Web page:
As a last remark, when you define the USE_NSLOG preprocessor macro, then the familiar NSLog() will be used instead of printf() to print out the message. This means that the date, time and project name will be added in front of the threadname, filename, linenumber and the content of the logstring. The output of the same CCLog() calls as above becomes:

2008-11-09 20:37:59.177 CCLog[424:10b] Thread 1 | Foo.m[20] generate: : generated = 84
2008-11-09 20:37:59.178 CCLog[424:10b] Foo Thread | Foo.m[22] generate: : generated = 84

The header file:

//
//  CCLog.h
//  gitVersions
//
//  Created by Koenraad Van Nieuwenhove on 26/08/08.
//  Copyright 2008 CoCoa Crumbs. All rights reserved.
//
#import <Cocoa/Cocoa.h>

// idea from http://www.borkware.com/rants/agentm/mlog/

#define CCLog(s,...)                           \
    [CCLog myLog:__FILE__                      \
      lineNumber:__LINE__                      \
          format:(s), ##__VA_ARGS__]

@interface CCLog : NSObject
{
} 

+ (void)myLog:(char*)file
   lineNumber:(int)lineNumber
       format:(NSString*)format, ...;

@end /* interface CCLog */

The implementation:

//
//  CCLog.m
//  gitVersions
//
//  Created by Koenraad Van Nieuwenhove on 26/08/08.
//  Copyright 2008 CoCoa Crumbs. All rights reserved.
//
#import "CCLog.h"

#define USE_NSLOG

@implementation CCLog

+ (NSInteger)currentThreadNumber
{
    NSString    *threadString;
    NSRange      numRange;
    NSUInteger   numLength;

    // Somehow there doesn't seem to be an listOfArgumentsI call to return the
    // threadnumber only the name of the thread can be returned but this is NULL
    // if it is not set first!
    // Here is a bit of code to extract the thread number out of the string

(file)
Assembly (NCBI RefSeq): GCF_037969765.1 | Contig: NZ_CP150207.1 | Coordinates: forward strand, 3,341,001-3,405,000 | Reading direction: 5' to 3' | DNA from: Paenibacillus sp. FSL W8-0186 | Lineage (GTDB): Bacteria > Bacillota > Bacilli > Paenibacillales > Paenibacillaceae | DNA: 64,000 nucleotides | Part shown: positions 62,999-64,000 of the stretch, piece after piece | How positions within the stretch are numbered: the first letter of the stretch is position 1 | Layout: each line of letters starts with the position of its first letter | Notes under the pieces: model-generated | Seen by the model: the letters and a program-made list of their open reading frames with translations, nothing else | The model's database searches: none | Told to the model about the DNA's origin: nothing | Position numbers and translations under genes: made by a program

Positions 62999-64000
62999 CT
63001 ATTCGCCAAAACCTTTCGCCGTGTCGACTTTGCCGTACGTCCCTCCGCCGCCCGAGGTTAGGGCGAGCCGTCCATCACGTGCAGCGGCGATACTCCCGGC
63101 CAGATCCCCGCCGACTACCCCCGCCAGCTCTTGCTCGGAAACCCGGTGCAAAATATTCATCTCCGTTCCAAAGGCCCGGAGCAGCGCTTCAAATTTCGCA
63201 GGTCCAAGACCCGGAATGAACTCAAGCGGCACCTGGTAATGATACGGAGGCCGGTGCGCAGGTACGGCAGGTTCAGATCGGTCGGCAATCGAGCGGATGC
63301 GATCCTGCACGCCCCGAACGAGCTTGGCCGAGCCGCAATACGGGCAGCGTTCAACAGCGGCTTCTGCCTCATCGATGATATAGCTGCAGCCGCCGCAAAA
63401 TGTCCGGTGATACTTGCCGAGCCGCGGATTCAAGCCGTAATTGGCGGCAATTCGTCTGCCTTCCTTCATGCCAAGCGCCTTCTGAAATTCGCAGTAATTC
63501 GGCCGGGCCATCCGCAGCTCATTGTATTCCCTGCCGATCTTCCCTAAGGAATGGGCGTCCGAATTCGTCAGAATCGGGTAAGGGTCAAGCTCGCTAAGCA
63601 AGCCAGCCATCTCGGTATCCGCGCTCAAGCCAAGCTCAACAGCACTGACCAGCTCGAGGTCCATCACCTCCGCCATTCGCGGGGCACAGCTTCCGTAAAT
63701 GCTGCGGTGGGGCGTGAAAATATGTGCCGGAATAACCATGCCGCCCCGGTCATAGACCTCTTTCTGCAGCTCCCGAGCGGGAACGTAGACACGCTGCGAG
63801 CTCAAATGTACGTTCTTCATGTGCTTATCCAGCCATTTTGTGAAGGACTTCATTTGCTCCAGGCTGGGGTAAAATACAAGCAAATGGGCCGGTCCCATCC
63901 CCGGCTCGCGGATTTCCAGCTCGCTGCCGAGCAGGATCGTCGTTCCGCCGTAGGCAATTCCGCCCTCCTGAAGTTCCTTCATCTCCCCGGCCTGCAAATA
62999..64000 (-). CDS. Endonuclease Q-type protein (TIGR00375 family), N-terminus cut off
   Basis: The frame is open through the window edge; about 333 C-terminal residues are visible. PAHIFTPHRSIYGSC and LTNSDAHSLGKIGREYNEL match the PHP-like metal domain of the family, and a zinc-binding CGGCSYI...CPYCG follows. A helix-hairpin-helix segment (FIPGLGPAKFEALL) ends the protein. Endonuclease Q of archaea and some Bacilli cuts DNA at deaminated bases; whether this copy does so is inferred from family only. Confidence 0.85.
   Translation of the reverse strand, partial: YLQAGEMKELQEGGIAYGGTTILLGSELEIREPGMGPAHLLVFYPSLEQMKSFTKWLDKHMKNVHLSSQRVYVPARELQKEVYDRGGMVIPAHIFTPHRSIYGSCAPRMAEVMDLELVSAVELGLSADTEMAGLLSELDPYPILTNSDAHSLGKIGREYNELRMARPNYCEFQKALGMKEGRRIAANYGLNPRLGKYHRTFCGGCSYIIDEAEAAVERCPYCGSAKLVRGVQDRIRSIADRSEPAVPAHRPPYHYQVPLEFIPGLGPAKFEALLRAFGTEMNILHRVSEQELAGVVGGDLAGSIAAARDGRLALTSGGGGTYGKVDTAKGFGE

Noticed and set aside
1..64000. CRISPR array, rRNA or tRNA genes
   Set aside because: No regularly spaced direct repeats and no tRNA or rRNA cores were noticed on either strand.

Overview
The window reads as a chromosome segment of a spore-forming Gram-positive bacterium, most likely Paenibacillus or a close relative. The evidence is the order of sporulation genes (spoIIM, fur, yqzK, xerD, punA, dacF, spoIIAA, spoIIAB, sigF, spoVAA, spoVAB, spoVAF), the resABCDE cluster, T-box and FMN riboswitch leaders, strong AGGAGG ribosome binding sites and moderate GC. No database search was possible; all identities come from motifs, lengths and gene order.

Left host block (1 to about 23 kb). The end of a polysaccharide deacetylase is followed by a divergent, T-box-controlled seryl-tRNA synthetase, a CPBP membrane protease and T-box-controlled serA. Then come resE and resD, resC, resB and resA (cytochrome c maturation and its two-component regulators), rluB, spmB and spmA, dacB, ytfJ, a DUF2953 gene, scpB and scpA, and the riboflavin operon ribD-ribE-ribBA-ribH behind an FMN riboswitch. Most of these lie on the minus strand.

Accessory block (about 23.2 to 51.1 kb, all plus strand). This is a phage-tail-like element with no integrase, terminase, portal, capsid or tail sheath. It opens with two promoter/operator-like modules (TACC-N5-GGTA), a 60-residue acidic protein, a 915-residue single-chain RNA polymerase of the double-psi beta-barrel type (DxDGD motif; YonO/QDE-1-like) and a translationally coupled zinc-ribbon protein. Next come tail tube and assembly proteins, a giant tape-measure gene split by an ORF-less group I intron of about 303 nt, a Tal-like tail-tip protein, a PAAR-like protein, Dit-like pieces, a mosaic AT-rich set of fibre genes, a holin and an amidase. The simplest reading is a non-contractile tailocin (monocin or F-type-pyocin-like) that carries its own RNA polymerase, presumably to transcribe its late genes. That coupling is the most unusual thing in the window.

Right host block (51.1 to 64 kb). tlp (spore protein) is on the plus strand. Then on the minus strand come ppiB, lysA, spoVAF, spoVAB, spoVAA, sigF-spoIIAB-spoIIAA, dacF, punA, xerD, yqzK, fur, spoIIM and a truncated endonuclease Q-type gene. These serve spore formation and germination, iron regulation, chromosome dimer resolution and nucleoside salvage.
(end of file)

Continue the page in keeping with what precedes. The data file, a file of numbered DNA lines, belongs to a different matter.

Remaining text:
// an NSThread returns when you ask its description to be printed out
    // by NSLog. The format looks like:
    //     <NSThread: 0x10113a0>{name = (null), num = 1}
    // Basically I search for the "num = " substring, copy the remainder
    // excluding the '}' which gives me the threadnumber.
    threadString = [NSString stringWithFormat:@"%@", [NSThread currentThread]];

    numRange = [threadString rangeOfString:@"num = "];

    numLength = [threadString length] - numRange.location - numRange.length;
    numRange.location = numRange.location + numRange.length;
    numRange.length   = numLength - 1;

    threadString = [threadString substringWithRange:numRange];
    return [threadString integerValue];
} /* end currentThreadNumber */

+ (void)myLog:(char*)file
   lineNumber:(int)lineNumber
       format:(NSString*)format, ...
{
    va_list      listOfArguments;
    NSString    *formattedString;
    NSString    *sourceFile;
    NSString    *logString;

    va_start(listOfArguments, format);
    formattedString = [[NSString alloc] initWithFormat:format
                                             arguments:listOfArguments];
    va_end(listOfArguments);

    sourceFile = [[NSString alloc] initWithBytes:file
                                          length:strlen(file)
                                        encoding:NSUTF8StringEncoding];

    if([[NSThread currentThread] name] == nil)
    {
        // The thread has no name, try to find the threadnumber instead.
        logString = [NSString stringWithFormat:@"Thread %d | %s[%d] %@",
                    [self currentThreadNumber],
                    [[sourceFile lastPathComponent] UTF8String],
                    lineNumber,
                    formattedString];
    }
    else
    {
        logString = [NSString stringWithFormat:@"%@ | %s[%d] %@",
                    [[NSThread currentThread] name],
                    [[sourceFile lastPathComponent] UTF8String],
                    lineNumber,
                    formattedString];
    } /* end if */

#ifdef  USE_NSLOG
    NSLog(@"%@", logString);
#else
    printf("%s\n", [logString UTF8String]);
#endif /* USE_NSLOG */

    // cleanup
    [formattedString release];
    [sourceFile release];
} /* end myLog */

@end /* implementation CCLog */

A sample project can be downloaded here: CCLog sample project